The 606, or Bloomingdale Trail, is a 2.7-mile trail and park, converted from an unused, elevated rail line between Ashland and Ridgeway avenues. It opened to the public in June 2015.
The 606, officially the Bloomingdale Trail, is a 2.7-mile trail and park, converted from an unused, elevated rail line between Ashland and Ridgeway avenues. It opened to the public in June 2015. Its wild popularity has sparked fears that housing prices nearby will increase, forcing out some longtime residents.
Ashlee Rezin Garcia/Sun-Times file

Daniel Hertz, director of policy for the city’s Department of Housing, disagreed.

“There is no requirement in this ordinance that units in these buildings be rented for any certain amount. So there’s no legal restrictions on affordability,” Hertz said.

“Where the department is coming from is that we know that this is a type of housing that often does provide moderate-cost housing in many Chicago neighborhoods. But this is not forcing owners into an affordability agreement with the city at all.”

Lopez was not appeased.

“This opens the door for starting to dictate to other neighborhoods that people are not in control of the properties they own . . . That sets a very dangerous precedent,” he said.

Ald. Byron Sigcho-Lopez (25th) said the de-conversion ordinance is “not a silver bullet,” but a reasonable alternative to a “huge landmark designation” that would have made his fast-gentrifying community even more expensive.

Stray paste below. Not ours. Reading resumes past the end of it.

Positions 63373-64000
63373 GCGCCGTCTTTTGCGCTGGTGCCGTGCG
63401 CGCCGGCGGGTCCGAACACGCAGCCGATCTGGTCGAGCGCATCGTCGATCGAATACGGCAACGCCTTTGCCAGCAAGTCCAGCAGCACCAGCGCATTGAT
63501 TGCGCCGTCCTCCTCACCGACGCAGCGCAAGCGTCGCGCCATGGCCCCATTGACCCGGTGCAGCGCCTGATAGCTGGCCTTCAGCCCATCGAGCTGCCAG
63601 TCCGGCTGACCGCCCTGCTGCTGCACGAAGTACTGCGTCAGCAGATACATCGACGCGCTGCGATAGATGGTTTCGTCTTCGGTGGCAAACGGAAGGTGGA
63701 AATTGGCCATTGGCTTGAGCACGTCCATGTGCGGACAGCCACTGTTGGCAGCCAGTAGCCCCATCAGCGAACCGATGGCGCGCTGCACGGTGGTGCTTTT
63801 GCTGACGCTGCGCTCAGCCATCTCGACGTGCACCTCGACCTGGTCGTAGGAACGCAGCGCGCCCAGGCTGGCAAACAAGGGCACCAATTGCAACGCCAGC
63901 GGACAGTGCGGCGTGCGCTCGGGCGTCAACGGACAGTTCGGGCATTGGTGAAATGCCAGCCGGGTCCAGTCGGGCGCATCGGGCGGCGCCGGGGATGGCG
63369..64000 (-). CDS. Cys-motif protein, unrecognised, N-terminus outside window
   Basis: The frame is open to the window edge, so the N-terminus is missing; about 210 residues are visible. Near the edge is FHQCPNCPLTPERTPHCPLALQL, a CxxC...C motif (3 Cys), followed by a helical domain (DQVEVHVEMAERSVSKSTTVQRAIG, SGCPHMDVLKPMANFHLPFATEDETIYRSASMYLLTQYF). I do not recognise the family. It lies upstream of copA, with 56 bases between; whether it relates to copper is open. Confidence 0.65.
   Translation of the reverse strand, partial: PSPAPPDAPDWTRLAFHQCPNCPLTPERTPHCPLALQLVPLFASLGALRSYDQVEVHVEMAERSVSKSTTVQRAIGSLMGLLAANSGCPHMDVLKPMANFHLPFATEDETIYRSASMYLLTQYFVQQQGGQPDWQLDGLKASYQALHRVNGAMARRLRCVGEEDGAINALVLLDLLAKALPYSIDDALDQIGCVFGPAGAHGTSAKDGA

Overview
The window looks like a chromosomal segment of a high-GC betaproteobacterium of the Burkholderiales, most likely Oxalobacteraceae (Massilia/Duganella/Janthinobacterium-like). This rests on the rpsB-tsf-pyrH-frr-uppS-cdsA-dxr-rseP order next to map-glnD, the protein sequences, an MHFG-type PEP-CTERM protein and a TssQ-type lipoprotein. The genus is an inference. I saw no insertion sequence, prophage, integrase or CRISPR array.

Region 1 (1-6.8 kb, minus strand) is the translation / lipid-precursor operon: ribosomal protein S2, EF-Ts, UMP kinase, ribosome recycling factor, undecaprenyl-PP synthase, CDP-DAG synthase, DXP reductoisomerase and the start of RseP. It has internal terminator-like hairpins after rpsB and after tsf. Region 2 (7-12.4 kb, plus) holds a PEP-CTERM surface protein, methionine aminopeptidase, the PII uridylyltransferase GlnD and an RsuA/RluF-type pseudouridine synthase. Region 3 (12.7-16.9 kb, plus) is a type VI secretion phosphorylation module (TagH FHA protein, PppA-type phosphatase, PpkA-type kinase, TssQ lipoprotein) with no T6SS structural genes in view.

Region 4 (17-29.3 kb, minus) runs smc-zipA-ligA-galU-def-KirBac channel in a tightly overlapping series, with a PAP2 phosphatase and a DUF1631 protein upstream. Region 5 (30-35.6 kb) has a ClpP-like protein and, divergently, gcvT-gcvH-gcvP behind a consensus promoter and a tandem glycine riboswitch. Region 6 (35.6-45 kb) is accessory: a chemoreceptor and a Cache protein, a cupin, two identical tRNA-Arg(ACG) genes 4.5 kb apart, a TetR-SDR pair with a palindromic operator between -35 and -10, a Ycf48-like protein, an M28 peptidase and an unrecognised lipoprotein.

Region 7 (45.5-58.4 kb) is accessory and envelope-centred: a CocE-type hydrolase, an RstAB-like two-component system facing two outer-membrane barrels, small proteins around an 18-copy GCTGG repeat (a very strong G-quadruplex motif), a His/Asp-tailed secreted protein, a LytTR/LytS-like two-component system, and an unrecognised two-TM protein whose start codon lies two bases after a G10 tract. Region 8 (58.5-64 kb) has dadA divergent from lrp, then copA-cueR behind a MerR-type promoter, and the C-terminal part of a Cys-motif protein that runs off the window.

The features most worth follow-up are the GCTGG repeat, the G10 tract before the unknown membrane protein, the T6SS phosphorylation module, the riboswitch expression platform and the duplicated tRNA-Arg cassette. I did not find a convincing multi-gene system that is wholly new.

“We have seen developers coming in and have little oversight over what comes into the community, losing naturally-occurring affordable housing by the thousands. … We have lost, because of the lack of action, 14,000 residents over the last decade-plus,” Sigcho-Lopez said.

“It is urgent that we start developing policies … so that we can allow our community to have public meetings as we revise the new projects. We strongly believe that we can have development without displacement. But that will … depend on the conversations that we’re having. Not doing anything is not an option. We continue to see people leaving the city. They’re leaving because of lack of affordable housing and social services.”

In other action